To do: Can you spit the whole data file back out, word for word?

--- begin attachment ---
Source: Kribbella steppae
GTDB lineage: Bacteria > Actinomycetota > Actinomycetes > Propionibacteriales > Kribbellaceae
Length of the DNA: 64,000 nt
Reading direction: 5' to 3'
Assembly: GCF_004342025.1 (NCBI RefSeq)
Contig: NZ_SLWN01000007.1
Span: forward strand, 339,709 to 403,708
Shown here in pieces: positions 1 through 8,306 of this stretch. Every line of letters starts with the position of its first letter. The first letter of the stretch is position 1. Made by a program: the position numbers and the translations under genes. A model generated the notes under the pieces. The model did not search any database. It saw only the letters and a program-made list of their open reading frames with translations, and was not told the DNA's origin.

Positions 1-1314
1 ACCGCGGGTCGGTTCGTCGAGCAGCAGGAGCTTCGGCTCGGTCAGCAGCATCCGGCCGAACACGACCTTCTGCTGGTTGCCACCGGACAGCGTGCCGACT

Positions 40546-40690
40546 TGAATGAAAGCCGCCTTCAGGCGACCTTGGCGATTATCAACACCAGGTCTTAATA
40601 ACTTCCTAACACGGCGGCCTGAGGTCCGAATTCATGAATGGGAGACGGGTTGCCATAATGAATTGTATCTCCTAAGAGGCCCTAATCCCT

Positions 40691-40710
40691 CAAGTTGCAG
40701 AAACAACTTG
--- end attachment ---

Source: Kribbella steppae
GTDB lineage: Bacteria > Actinomycetota > Actinomycetes > Propionibacteriales > Kribbellaceae
Length of the DNA: 64,000 nt
Reading direction: 5' to 3'
Assembly: GCF_004342025.1 (NCBI RefSeq)
Contig: NZ_SLWN01000007.1
Span: forward strand, 339,709 to 403,708
Shown here in pieces: positions 1 through 8,306 of this stretch. Every line of letters starts with the position of its first letter. The first letter of the stretch is position 1. Made by a program: the position numbers and the translations under genes. A model generated the notes under the pieces. The model did not search any database. It saw only the letters and a program-made list of their open reading frames with translations, and was not told the DNA's origin.

Positions 1-1314
1 ACCGCGGGTCGGTTCGTCGAGCAGCAGGAGCTTCGGCTCGGTCAGCAGCATCCGGCCGAACACGACCTTCTGCTGGTTGCCACCGGACAGCGTGCCGACT

Positions 40546-40690
40546 TGAATGAAAGCCGCCTTCAGGCGACCTTGGCGATTATCAACACCAGGTCTTAATA
40601 ACTTCCTAACACGGCGGCCTGAGGTCCGAATTCATGAATGGGAGACGGGTTGCCATAATGAATTGTATCTCCTAAGAGGCCCTAATCCCT

Positions 40691-40710
40691 CAAGTTGCAG
40701 AAACAACTTG